Sprint stock would likely crumble if its widely reported merger with T-Mobile was to fall through now, Craig Moffett of MoffettNathanson wrote in a Thursday note to investors. The veteran analyst speculated that the shares of the fourth largest mobile service provider in the United States would trade for under $3 in such a scenario, approximately 59 percent down from their current value of $7.16. Mr. Moffett's analysis is based on a somewhat widespread belief that Sprint stock is presently still holding up because its value relies on a high possibility of a tie-up with the company that took its title of the third largest wireless carrier in the country a little over two years ago, whereas T-Mobile is trading as if the consolidation was far from a done deal, meaning its current market cap is more realistic and stable.
A similar sentiment could be inferred from recent comments made by a Jefferies Equity Research Americas analyst who projected that T-Mobile stock would surpass $90 in case of a potential merger with Sprint, thus predicting a growth in the range of 50 percent and stating that the company is presently undervalued in regards to its consolidation talks. In a hypothetical scenario in which the two propose a tie-up and are definitely rejected by U.S. regulators, T-Mobile would likely continue operating as usual, whereas Sprint's market capitalization would incur a heavy hit. This state of affairs may suggest that Sprint parent SoftBank is more likely to push for a breakage fee seeing how it stands to lose much more than T-Mobile if their merger proposal is to never come to fruition. Industry insiders recently said that no such fee has been agreed so far but that the Japanese conglomerate is still in the process of considering it.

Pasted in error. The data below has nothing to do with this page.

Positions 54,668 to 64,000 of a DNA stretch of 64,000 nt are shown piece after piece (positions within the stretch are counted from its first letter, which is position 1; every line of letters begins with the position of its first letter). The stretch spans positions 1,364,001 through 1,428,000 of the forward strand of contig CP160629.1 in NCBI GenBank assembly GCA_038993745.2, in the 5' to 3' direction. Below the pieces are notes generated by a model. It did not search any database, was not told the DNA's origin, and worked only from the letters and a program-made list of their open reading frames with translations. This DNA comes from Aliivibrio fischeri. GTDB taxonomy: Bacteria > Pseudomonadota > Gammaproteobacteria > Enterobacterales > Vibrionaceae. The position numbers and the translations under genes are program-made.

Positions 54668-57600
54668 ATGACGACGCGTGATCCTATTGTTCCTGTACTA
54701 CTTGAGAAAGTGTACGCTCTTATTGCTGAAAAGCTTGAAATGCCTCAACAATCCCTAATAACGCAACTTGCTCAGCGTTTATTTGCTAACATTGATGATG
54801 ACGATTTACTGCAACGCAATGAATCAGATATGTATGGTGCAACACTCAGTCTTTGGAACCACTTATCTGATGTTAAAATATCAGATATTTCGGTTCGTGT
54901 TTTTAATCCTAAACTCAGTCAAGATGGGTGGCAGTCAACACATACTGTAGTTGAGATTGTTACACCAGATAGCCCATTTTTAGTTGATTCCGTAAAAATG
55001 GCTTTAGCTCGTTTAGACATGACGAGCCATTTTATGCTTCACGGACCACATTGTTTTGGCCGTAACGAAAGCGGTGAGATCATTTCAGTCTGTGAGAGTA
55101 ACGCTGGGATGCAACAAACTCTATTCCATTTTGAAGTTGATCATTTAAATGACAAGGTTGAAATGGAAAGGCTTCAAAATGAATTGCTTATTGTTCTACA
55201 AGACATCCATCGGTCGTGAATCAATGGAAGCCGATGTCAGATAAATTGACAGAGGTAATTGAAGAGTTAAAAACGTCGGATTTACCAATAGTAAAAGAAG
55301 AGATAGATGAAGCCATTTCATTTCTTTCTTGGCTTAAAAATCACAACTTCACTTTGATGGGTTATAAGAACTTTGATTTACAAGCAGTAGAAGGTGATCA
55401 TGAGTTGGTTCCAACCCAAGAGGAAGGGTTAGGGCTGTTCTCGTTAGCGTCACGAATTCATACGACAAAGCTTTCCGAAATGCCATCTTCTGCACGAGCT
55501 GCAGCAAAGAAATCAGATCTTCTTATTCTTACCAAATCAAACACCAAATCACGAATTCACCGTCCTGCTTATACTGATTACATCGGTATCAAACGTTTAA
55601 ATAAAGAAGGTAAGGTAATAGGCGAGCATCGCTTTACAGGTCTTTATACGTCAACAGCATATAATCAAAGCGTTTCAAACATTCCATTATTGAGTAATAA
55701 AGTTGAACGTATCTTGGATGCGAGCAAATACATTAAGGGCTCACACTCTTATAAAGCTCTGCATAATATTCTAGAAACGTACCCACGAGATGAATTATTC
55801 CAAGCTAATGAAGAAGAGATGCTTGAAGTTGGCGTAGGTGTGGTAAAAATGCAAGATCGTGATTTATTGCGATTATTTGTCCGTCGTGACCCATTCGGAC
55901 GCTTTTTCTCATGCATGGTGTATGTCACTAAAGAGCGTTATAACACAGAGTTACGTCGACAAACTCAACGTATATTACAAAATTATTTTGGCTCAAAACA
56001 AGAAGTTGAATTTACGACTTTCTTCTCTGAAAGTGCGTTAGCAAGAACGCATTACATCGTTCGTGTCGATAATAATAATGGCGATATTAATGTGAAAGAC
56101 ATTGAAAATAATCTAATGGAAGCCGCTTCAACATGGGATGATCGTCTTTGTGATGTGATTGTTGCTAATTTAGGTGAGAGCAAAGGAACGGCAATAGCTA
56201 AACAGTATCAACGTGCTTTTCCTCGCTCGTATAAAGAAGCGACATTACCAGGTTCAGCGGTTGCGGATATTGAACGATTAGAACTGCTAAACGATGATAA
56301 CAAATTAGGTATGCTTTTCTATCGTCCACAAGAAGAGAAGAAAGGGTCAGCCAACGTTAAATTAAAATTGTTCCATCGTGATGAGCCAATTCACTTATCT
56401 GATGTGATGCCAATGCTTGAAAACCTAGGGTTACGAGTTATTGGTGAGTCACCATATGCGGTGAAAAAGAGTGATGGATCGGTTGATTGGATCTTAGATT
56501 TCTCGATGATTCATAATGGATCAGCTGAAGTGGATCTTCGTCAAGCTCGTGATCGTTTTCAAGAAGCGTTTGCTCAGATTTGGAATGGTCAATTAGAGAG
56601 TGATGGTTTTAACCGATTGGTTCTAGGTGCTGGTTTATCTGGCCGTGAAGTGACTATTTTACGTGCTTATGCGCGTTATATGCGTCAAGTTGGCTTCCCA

The rumored consolidation of two out of the four largest wireless carriers in the U.S. is said to be structured as an all-stock deal which would see Deutsche Telekom come out as the controlling party of the merged entity and T-Mobile current Chief Executive Officer John Legere being appointed to lead the new telecom giant. That scenario is still far from a reality, with latest reports suggesting that the Department of Justice would likely be against the merger.